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FOSS crypto

FOSS crypto

RMLL 2015 @ Beauvais


JP Aumasson

July 06, 2015

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  1. FOSS crypto JP Aumasson (@veorq)

  2. This talk: Get you to know common FOSS crypto libs

    What they can do for you Not a howto
  3. Role of crypto libraries and APIs: Allow you to use

    third-party code for crypto protocols and algorithms “Don’t roll your own crypto implementations”
  4. Many more...

  5. Choosing the right lib is difficult Define your requirements

  6. Differentiators: Language License Functionality Algorithms and protocols API level Security

  7. Language: Most libs written in C(++) C# and Java for

    Bouncy Castle JavaScript libs, pure JS or Emscripten’d Popular libs already have bindings for most common languages; you may write your own
  8. License: Often permissive OpenSSL: Apache 1.0 and 4-clause BSD both

    permissive, no copyleft, not GPL-compatible mbed TLS: GPLv2 with possible exceptions NaCl: “Public domain” LibTomCrypt: WTFPL (Do What the Fuck You Want to PL) BouncyCastle: MIT (permissive, no copyleft, OSI, GPL compatible) Crypto++: Boost 1.0 (MIT-like)
  9. Functionality: Do you need a whole TLS or just an

    AES? Or a more specific protocol, like OTR chat?
  10. Algorithms and protocols: Established standards vs. state-of-the-art Single algorithm vs.

    a collection of algorithms Crypto++: AES, Blowfish, Camellia, CAST-256, DES, DESX, 3DES, GOST, IDEA, MARS, Panama, RC2, RC4, RC5, Salsa20, SEED, Serpent, SHACAL-2, Skipjack, Sosemanuk, Square, TEA, XTEA in modes CBC, CCM, CFB, CTR, CTS, EAX, GCM, OFB NaCl: Salsa20, AES-128-CTR
  11. Secure session = key agreement followed by authenticated encryption OpenSSL

    implements most TLS standards, cipher suites, features and options, etc. NaCl only implements its custom algorithms, without all the session establishment
  12. API level: The fewer choices/freedom/options, the fewer chances to get

    it wrong
  13. Example of a high-level API: NaCl /* key generation */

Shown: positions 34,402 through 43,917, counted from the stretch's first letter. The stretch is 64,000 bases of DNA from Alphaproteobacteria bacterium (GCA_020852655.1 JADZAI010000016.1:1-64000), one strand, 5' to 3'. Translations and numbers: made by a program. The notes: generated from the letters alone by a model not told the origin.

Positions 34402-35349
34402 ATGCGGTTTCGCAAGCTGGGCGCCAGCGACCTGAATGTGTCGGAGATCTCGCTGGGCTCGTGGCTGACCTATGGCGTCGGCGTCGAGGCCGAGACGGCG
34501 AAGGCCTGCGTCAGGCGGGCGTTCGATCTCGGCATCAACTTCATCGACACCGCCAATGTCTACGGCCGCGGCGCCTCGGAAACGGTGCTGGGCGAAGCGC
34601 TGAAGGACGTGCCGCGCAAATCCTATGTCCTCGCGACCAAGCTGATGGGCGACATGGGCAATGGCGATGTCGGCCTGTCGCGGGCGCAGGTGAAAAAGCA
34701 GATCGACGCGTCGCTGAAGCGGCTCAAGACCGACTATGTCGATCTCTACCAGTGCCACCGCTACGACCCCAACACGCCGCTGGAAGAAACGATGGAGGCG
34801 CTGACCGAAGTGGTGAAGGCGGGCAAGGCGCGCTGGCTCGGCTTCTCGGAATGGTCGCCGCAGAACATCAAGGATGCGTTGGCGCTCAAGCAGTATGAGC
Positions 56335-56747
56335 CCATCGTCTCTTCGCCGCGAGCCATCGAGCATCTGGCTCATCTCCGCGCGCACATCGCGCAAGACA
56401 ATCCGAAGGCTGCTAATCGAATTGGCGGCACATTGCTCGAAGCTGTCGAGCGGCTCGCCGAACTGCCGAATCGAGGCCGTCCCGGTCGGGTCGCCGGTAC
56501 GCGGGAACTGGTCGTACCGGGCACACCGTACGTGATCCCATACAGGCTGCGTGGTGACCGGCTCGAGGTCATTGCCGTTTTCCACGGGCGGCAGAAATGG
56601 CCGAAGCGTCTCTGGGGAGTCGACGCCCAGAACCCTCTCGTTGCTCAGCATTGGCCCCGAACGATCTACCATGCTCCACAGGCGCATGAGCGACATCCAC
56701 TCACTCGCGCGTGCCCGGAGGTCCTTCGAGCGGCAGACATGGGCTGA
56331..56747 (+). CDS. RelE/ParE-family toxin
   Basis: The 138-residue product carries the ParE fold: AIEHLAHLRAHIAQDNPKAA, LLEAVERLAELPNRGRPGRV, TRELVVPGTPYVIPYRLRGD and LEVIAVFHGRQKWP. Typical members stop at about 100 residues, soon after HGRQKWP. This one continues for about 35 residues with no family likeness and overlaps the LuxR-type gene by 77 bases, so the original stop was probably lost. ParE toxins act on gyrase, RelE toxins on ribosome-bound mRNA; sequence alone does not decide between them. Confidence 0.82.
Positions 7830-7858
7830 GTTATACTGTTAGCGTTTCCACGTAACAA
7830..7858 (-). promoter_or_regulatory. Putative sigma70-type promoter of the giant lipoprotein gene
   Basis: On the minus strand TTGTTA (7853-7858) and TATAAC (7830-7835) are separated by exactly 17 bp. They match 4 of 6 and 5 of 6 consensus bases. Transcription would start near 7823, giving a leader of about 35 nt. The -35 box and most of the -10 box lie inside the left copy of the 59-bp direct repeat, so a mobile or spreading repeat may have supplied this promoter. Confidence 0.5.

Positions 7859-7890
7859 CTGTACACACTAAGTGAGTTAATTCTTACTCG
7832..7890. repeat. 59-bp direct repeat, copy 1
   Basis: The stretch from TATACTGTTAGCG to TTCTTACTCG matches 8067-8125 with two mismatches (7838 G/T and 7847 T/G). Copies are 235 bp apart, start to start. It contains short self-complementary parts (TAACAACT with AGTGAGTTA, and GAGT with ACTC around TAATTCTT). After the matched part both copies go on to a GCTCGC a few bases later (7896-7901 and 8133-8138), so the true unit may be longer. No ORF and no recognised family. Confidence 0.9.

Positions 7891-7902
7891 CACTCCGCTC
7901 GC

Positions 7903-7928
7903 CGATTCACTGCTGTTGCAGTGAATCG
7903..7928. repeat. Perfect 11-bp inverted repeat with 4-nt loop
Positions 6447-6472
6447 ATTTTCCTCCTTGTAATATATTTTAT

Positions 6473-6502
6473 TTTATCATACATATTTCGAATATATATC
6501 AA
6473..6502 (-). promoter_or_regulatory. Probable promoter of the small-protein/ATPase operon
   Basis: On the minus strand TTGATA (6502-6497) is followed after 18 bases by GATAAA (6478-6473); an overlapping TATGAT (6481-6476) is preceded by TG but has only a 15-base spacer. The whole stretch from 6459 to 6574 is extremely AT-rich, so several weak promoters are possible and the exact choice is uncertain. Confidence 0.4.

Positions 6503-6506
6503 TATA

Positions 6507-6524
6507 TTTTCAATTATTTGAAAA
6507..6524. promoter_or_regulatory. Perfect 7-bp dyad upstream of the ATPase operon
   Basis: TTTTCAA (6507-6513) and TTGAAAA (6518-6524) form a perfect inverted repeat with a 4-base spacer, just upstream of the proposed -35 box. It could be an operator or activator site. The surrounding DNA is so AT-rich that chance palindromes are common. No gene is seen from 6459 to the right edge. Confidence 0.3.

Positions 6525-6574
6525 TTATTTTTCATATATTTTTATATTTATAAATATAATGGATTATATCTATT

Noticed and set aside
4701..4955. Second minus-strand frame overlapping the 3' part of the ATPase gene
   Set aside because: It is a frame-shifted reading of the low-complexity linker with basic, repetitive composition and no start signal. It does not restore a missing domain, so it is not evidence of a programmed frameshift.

pk = crypto_box_keypair( &sk ) /* authenticated encryption */ c = crypto_box( m, n, pk, sk ) /* decryption and verification */ m = crypto_box_open( c, n, pk, sk )
  14. Example of a low-level API: OpenSSL /* RSA key generation

    */ EVP_PKEY_CTX_set_rsa_keygen_bits(kctx, 2048); EVP_PKEY_keygen(kctx, &key); /* omitting generation of a symmetric key... */ /* encrypting one message with AES-256-CBC */ EVP_EncryptInit(&ctx, EVP_aes_256_cbc(), key, iv); EVP_EncryptUpdate(&ctx, out, &outlen1, in, sizeof(in)); EVP_EncryptFinal(&ctx, out + outlen1, &outlen2); /* (...) */
  15. Security: Most important criteria: if crypto doesn’t do its job,

    why bother? “Usual” software bugs: logical bugs, memory corruptions, memory leaks, etc. Crypto bugs: incorrect implementations, oracles, timing leaks, fault attacks, etc.
  16. Most of the popular libraries sport complex and non- intuitive

    APIs that present the developer with numerous choices, many of of which are insecure. The result is that even experienced developers routinely select dangerous combinations. The visible consequence is a superabundance of security vulnerabilities in recent cryptographic software (...) Matthew Green https://www.usenix.org/conference/hotsec13/crypto-apis
  17. OpenSSL: Many LoCs => more bugs (not good) Many eyeballs

    => more bug reports (good) Often prioritized speed and functionality Fragile against cache-timing and oracle attacks
  18. NaCl: Few LoCs, DJB-quality code => fewer bugs No major

    bug reported Only inherently safe primitives Time-constant, no secret branchings, etc.
  19. Performance (speed): Sometimes crucial, sometimes unimportant OpenSSL: fast implementations of

    algorithms, CPU-specific, using assembly optimizations NaCl: choice of fast algorithms, suited for fast implementations
  20. A closer look at popular and unique libs...

  21. OpenSSL Obviously libcrypto, EVP API + command-line toolkit More than

    460,000 lines of code https://openssl.org https://wiki.openssl.org